Negotiations for the APTPUO’s main unit began on May 12. At the first meeting, both parties presented their normative proposals.
Since then, we have had two more meetings with the employer, on Friday, May 20th and on Thursday, May 26th. At these meetings, the Association began to introduce some counter proposals and to address some of the employer’s concerns. Unfortunately, the employer merely used the few bargaining sessions we had to reject in its entirety the proposals adopted by our members.
At the end of the last meeting, the employer indicated that they were going to request the appointment of a conciliator. This is a prelude to a possible labour dispute. For more information on the bargaining process and the different steps that can lead to a labour dispute, follow this link.
As you can imagine, these meetings were very disappointing and frustrating. The Bargaining Committee committed to engage in these meetings with a genuine willingness to bargain and discuss with the employer. However, we are convinced that the employer had no desire to negotiate in good faith.
We find it hard to understand why the employer has asked for conciliation at this stage, especially considering that the two parties have not even shared any monetary proposals so far. The risk of a labour dispute is now very real.
Therefore, the Bargaining Committee will file a bad faith complaint against the employer before the Ontario Labour Relations Board, demanding that the employer return to the table to bargain in good faith and to delay the conciliation process.
In the meantime, and considering the employer’s attitude, we are required to convene a Special General Assembly (SGA) in the near future in order to collectively decide on the next steps and to give the Bargaining Committee the necessary tools to reach a reasonable agreement for us.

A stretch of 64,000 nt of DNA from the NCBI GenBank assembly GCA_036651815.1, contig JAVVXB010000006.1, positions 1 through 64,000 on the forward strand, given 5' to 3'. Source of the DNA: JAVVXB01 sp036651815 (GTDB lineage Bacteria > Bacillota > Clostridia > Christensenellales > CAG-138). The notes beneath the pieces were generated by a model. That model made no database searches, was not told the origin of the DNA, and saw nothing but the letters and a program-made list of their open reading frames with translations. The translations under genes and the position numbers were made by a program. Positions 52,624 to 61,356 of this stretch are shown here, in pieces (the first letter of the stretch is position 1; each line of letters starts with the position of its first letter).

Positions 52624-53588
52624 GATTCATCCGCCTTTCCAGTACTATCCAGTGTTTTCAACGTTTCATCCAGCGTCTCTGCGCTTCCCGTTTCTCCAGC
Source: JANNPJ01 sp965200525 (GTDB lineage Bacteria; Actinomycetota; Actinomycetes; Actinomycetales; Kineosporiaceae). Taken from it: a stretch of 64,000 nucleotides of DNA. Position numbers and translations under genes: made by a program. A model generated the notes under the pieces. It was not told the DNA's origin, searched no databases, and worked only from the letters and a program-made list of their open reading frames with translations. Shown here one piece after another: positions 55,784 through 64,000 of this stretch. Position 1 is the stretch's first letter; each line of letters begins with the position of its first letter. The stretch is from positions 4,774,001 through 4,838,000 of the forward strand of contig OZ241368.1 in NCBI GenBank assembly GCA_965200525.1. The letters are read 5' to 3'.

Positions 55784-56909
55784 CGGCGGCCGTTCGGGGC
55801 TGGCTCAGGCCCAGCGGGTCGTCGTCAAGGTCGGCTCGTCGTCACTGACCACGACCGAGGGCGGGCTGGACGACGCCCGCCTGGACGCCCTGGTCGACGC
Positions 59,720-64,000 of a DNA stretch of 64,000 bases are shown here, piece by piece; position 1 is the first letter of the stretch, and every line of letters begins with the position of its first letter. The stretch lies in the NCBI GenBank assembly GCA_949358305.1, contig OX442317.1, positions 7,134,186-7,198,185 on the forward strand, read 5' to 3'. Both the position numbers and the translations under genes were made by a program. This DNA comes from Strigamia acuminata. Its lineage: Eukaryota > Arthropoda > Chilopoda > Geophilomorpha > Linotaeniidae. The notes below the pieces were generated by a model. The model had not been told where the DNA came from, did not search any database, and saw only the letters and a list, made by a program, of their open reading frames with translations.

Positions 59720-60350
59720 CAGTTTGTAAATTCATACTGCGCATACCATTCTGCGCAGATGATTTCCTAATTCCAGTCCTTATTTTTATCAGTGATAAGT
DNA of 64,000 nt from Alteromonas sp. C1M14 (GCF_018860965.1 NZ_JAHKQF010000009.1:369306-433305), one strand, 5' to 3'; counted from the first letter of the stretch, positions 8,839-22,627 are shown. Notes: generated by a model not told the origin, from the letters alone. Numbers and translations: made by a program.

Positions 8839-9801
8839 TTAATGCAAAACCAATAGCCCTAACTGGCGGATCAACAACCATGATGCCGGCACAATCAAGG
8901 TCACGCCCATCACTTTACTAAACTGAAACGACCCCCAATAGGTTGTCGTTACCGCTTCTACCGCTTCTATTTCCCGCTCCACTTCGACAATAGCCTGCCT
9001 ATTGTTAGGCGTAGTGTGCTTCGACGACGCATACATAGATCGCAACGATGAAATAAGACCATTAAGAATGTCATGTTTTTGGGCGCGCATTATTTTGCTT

Part-time professors have made enormous sacrifices for the University for over two years amidst the worst global health crisis in over a century. We face enormous pressures brought on by the pandemic that now also includes skyrocketing inflation. We mistakenly thought that the senior university administration would be more forthcoming and conciliatory at the bargaining table in support of its professors during this difficult time. Instead, they intend to take advantage of the situation and exacerbate precarity, declining wages, and insufficient working conditions.
Rest assured, we will stand together to seek better working conditions and to improve the quality of education at the University of Ottawa. Your Bargaining Committee is committed to continuing the bargaining process in good faith and to working tirelessly to find an agreement that works for us. We will demand that the employer does the same.
Here are some definitions:
Working Conditions Freeze
Following the expiry of a collective agreement, the law stipulates that the parties must maintain a freeze on working conditions until a new agreement is ratified or until negotiations reach an impasse.
Bargaining Conciliation and Impasse
As part of the bargaining process, a party may request the appointment of a conciliator. Usually this happens when negotiations no longer work.
It is important to understand that the appointment of a conciliator is a prelude to the initiation of any labour dispute. In fact, at any conciliation meeting, a party may declare an impasse in negotiations and demand a report from the Minister. The conciliator will then assume the role of mediator and attempt to help the parties to reach an agreement. Twenty-one (21) days following receipt of the impasse report, the freeze on working conditions is lifted and no collective agreement cases or benefits apply. In addition, either party may initiate a labour dispute, including a lockout by the employer.
Stay tuned for more details in your email.
APTPUO’s Bargaining Committee